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Winter Sowers' Advice

October 25, 2018

I Iive just outside Boulder. As a winter sower in Colorado, what advice do you have for a newbie?

Comments (24)

  • treebarb Z5 Denver


    To view previous RMG posts on winter sowing, go to the top of the page to the search box and type in Winter sowing. Click on winter sowing in Rocky Mountain Gardening and 341 previous posts come up on the topic. There's been some really good info posted on winter sowing here over the years.


  • lizbest1

    Pretty much any perennial that will grow in your zone can be winter sown, Pentstemons and things that need cold stratification do particularly well. Don't forget to put holes in the bottom of your containers for bottom watering, I did that the first year! Not easy to put them in after the soil and seeds are in!

  • smdmt

    Thanks for your responses. Treebarb, I can not find the RMG winter sowing questions. the search comes up with 104 and they are all over the board. Some are not even related to gardening.

  • treebarb Z5 Denver

    You're right, smdmt! The first 10 posts or so are on winter sowing, then it goes into other topics. I'm sorry!

    Are you wanting to sow something in particular or just the process in general?

  • Skybird - z5, Denver, Colorado

    Looks to me like the houzz search engine isn't very effective! Here are links to some of the winter sowing threads I had saved in bookmarks--I don't see most of these in the search results!

    This first one is from '08/'09 when we were all just getting interested in it! HighAlt (from Silt!) is the one who got us all started, and she hasn't posted on RMG for many years now! These threads are some of the LONG ones--probably more than you ever wanted to know, but you should find answers to just about any questions you may have.


    Wintersowing 2010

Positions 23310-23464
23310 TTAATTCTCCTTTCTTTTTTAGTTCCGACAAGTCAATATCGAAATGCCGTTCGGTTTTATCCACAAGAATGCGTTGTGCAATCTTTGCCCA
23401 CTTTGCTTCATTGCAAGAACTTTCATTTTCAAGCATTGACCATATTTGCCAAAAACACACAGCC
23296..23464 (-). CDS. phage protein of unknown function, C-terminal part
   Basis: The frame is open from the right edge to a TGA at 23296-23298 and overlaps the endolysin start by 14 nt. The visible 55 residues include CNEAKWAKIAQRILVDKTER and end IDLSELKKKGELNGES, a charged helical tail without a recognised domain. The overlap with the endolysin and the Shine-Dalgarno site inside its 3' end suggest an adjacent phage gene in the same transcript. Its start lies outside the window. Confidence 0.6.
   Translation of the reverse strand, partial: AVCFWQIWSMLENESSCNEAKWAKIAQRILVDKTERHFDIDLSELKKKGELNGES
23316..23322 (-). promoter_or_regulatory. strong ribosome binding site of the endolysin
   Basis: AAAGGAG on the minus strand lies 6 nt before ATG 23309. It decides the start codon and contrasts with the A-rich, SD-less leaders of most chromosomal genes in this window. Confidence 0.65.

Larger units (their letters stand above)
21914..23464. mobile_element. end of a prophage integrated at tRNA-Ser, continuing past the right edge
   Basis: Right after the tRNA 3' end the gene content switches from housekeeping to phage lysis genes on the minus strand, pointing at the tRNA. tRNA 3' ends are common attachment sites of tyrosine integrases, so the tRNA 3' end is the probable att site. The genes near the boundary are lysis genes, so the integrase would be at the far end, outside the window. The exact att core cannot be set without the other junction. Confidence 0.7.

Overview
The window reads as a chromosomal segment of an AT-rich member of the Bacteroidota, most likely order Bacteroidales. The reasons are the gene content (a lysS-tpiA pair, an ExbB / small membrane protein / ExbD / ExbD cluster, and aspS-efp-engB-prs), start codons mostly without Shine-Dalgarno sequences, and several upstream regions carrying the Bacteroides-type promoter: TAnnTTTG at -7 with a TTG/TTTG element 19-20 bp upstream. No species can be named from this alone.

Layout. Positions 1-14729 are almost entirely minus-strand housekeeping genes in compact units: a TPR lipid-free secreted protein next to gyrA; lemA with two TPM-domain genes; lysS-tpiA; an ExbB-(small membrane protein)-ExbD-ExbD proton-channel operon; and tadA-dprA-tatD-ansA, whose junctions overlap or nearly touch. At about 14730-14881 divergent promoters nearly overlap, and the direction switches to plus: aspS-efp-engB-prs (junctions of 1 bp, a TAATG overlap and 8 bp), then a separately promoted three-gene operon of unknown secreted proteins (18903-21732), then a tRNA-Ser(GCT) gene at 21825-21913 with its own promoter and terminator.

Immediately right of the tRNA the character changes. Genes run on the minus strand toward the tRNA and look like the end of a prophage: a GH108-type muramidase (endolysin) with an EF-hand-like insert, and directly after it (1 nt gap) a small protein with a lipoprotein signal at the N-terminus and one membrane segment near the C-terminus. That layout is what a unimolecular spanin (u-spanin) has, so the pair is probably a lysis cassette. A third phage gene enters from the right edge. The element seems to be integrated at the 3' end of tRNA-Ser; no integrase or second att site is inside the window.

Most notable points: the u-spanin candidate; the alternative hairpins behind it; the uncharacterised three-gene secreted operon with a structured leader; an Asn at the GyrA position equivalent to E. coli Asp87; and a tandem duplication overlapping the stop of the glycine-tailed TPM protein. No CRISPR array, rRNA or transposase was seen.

Wintersowing 2011


    Wintersowing 2012


    When I started doing it I was doing it in small flats, putting several different types of seeds in each flat, but doing it that way meant that when the seedlings came up they needed to be separated and transplanted into small pots and I tended to not get that done! Now when I get around to doing it--I really don't have anywhere to plant more things!--I put the seeds into 8 oz styrofoam cups right away, then when they germinate they can grow in the cups until they're well rooted and be planted directly into the ground--skipping the transplanting step! I just put as many seeds as I want for "one plant" in each cup and then put them in a large (shallow) "Rubbermaid type" storage container to put them outside over winter. I like doing things the Lazy Way!

    One other comment about these threads is that, besides perennials, HighAlt also started out sowing "tender" things like tomatoes and annuals, but at some point she decided that it was more effective to start things like that indoors at the appropriate time--when winter sown they didn't come up until late anyway since they need warm temps, so she wasn't "gaining" anything by getting the seeds in soil sooner--and possibly she was "losing" growing season since the outside temps had to warm up enough for them to germinate as opposed to having the warm temps inside whenever she wanted to start them! Just a heads up since I don't know for sure that her comments about changing her mind about winter sowing the warm season crops is in one of these threads!